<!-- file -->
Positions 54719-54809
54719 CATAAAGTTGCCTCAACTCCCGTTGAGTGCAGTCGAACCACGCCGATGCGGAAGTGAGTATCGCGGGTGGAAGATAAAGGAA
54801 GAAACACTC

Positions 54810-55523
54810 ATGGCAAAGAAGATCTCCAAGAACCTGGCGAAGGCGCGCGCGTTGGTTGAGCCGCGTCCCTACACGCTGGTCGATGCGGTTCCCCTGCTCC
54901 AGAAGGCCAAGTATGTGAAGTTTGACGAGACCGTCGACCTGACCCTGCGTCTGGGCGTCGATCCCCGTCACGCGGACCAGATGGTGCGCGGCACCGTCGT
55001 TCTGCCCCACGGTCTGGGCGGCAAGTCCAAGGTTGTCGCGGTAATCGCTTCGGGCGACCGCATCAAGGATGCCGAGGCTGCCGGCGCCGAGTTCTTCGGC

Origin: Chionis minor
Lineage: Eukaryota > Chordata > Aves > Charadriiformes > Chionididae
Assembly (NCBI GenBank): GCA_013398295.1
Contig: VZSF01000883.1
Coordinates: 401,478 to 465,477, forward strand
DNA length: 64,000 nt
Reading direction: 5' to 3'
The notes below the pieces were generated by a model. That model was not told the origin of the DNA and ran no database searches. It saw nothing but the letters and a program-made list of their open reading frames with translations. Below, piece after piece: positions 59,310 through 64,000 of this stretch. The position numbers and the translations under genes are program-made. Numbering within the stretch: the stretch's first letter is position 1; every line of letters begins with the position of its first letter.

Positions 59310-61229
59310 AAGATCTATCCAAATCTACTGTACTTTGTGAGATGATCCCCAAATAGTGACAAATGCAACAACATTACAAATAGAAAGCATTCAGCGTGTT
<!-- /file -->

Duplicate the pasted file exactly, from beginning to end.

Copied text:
Positions 54719-54809
54719 CATAAAGTTGCCTCAACTCCCGTTGAGTGCAGTCGAACCACGCCGATGCGGAAGTGAGTATCGCGGGTGGAAGATAAAGGAA
54801 GAAACACTC

Positions 54810-55523
54810 ATGGCAAAGAAGATCTCCAAGAACCTGGCGAAGGCGCGCGCGTTGGTTGAGCCGCGTCCCTACACGCTGGTCGATGCGGTTCCCCTGCTCC
54901 AGAAGGCCAAGTATGTGAAGTTTGACGAGACCGTCGACCTGACCCTGCGTCTGGGCGTCGATCCCCGTCACGCGGACCAGATGGTGCGCGGCACCGTCGT
55001 TCTGCCCCACGGTCTGGGCGGCAAGTCCAAGGTTGTCGCGGTAATCGCTTCGGGCGACCGCATCAAGGATGCCGAGGCTGCCGGCGCCGAGTTCTTCGGC

Origin: Chionis minor
Lineage: Eukaryota > Chordata > Aves > Charadriiformes > Chionididae
Assembly (NCBI GenBank): GCA_013398295.1
Contig: VZSF01000883.1
Coordinates: 401,478 to 465,477, forward strand
DNA length: 64,000 nt
Reading direction: 5' to 3'
The notes below the pieces were generated by a model. That model was not told the origin of the DNA and ran no database searches. It saw nothing but the letters and a program-made list of their open reading frames with translations. Below, piece after piece: positions 59,310 through 64,000 of this stretch. The position numbers and the translations under genes are program-made. Numbering within the stretch: the stretch's first letter is position 1; every line of letters begins with the position of its first letter.

Positions 59310-61229
59310 AAGATCTATCCAAATCTACTGTACTTTGTGAGATGATCCCCAAATAGTGACAAATGCAACAACATTACAAATAGAAAGCATTCAGCGTGTT